11 countries sign Trans-Pacific Partnership without United States

Trump imposed tariffs on steel and aluminum Thursday only a couple hours after 11 nations signed the Trans-Pacific Partnership, a sweeping trade agreement that was once thought to be dead after Trump withdrew the United States from talks.

It is a replacement for the Trans-Pacific Partnership (TPP), a similar plan that was thrown into limbo early previous year when United States President Donald Trump withdrew from the deal.

A group of 11 nations - including major US allies such as Japan, Canada and Australia - signed a broad trade deal Thursday that challenges Trump's view of trade as a zero-sum game filled with winners and losers.

The revamped TPP also includes Brunei, Canada, Chile, Mexico, New Zealand, Peru, Singapore and Vietnam.

"By being relentless and determined in our advocacy for Australia and Australian jobs we secured that trade deal", Mr Turnbull told reporters in Sydney.

The 11-member nations of the new deal produce roughly 13 per cent of the world's entire economic output.

"March 8 is a symbolic day as we saw exactly opposing moves", said Junichi Sugawara, a trade policy expert at the Mizuho Research Institute.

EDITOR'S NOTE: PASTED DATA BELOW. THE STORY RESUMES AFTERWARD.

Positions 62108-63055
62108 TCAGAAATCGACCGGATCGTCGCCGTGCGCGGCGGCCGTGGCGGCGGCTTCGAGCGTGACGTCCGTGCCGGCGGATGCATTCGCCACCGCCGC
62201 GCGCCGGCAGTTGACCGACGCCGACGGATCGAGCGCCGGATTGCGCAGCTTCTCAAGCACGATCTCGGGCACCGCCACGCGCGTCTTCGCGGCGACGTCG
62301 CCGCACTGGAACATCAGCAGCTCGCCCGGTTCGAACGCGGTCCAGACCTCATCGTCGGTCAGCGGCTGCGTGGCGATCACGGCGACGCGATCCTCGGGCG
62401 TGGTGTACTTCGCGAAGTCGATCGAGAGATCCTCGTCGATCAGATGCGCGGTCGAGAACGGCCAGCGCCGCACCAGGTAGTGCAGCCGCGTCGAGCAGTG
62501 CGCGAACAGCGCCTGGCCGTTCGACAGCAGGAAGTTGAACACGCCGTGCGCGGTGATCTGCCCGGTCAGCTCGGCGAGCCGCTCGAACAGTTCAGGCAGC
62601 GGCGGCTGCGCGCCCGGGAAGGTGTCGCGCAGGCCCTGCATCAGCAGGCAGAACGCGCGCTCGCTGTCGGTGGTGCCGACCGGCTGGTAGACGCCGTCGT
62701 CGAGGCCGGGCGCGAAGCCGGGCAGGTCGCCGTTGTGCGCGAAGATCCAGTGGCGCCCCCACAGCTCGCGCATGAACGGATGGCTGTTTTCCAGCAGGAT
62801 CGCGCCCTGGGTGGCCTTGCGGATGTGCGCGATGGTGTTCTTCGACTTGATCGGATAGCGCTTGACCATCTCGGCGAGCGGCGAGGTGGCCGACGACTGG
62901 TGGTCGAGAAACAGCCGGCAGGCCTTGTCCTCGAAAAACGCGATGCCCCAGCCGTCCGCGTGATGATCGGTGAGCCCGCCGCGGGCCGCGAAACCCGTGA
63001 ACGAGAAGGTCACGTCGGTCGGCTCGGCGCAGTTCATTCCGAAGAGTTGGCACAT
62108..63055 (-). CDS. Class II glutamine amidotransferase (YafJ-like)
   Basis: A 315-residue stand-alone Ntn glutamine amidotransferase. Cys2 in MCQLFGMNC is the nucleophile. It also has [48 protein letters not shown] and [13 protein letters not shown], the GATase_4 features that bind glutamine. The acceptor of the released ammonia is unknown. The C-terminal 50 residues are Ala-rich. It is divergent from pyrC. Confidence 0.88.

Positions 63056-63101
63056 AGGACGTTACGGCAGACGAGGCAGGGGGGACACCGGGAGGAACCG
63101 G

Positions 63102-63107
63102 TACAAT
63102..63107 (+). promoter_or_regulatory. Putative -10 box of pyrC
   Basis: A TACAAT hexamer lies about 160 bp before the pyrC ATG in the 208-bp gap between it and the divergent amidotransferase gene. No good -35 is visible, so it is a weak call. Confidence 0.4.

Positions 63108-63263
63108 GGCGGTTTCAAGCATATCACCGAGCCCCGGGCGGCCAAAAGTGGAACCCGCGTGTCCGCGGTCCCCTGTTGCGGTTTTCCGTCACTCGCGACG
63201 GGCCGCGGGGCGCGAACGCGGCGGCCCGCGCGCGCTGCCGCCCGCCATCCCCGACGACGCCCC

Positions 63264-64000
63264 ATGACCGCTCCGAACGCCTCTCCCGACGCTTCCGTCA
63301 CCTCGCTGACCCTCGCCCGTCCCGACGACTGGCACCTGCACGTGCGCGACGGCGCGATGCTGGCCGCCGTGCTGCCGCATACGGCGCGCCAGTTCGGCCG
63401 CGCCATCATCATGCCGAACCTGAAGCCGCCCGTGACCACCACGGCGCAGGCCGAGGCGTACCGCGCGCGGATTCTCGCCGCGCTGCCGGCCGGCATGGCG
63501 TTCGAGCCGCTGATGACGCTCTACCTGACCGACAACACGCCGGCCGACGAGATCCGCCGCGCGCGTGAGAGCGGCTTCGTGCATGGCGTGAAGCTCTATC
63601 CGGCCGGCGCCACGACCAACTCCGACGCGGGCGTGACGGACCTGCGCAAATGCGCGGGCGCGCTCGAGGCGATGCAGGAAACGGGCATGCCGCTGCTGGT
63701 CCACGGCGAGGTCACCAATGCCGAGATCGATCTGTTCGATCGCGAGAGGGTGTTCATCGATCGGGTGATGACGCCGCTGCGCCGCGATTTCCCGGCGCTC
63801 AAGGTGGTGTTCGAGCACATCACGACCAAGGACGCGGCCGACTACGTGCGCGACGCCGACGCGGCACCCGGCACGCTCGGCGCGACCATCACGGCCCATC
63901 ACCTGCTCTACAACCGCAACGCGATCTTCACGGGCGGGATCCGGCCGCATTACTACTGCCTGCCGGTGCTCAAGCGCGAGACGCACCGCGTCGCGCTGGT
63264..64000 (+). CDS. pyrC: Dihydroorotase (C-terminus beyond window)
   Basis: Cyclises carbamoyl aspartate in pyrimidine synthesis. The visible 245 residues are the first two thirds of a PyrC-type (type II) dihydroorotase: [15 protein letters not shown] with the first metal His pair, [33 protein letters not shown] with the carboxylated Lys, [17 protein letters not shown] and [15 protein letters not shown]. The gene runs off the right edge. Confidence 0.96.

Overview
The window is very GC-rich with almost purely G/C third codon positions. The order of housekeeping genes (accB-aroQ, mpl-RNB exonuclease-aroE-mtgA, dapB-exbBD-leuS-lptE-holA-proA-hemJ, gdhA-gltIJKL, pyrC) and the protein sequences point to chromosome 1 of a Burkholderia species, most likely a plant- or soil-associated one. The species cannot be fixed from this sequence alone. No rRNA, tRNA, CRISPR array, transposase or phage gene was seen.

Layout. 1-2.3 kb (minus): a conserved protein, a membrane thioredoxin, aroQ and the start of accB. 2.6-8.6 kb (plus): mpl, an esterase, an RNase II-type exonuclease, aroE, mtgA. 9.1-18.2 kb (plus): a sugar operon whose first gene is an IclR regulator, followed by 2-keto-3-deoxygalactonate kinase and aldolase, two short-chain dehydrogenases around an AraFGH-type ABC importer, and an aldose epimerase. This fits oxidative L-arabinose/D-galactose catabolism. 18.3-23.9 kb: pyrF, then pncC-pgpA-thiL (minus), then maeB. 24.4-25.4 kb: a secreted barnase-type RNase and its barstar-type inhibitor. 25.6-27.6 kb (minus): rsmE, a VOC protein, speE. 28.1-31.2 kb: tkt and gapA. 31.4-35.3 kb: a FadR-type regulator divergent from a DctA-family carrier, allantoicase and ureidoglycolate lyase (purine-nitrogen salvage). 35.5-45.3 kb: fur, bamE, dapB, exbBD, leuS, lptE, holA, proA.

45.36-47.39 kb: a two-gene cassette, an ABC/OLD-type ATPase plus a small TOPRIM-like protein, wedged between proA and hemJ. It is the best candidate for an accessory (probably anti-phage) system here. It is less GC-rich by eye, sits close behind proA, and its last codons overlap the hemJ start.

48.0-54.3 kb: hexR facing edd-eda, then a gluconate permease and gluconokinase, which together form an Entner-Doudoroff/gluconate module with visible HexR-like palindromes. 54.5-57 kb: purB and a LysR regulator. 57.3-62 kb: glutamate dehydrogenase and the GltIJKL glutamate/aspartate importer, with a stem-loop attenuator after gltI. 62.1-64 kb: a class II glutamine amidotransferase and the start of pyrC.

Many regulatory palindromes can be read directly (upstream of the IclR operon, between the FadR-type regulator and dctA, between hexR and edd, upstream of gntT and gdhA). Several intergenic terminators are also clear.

The deal was signed just before Trump slapped steep tariffs on imported steel and aluminum, setting up what many allies both at home and overseas warn could escalate into a global trade war.

No longer up in the air, a new Trans-Pacific Partnership has been signed and the United States isn't included.

New Zealand Winegrowers also said the deal sents the correct signal.

"Last year Australia exported around $12 billion worth of agricultural goods to the TPP-11 countries, so this is a real game changer with huge potential". While U.S. beef faces 38.5 percent tariffs in Japan, for example, beef from Australia, New Zealand and Canada will not. He said the deal was not in the best interests of American workers.

President Donald Trump fulfilled an election promise by pulling out in January past year, labelling the deal a disaster for American workers.

This is "a strong sign against the protectionist pressures, and in favor of a world open to free trade, without unilateral sanctions and the threat of trade wars", Chilean Foreign Minister Heraldo Munoz said.

The deal's best feature was that it would have forced China to play by the TPP rules in a market that would have constituted 40 percent of the world's economy.

And while growing new markets would arguably be the whole point, it's unlikely to happen overnight.

By Sarah Nadlin Rohim and Jason Ng Nikkei Markets recasts lead, adds analyst's comemnts, Moody's views KUALA LUMPUR (Mar 09) - Malaysia, fresh from signing a free trade pact involving 11 Pacific-rim countries, will now focus on concluding talks on Regional Economic Comprehensive Partnership, or RCEP to help secure new growth engines for the trade-reliant economy.

Earlier on Thursday, prior to the signing, the 11 countries held a ministerial meeting.

  • Leroy Wright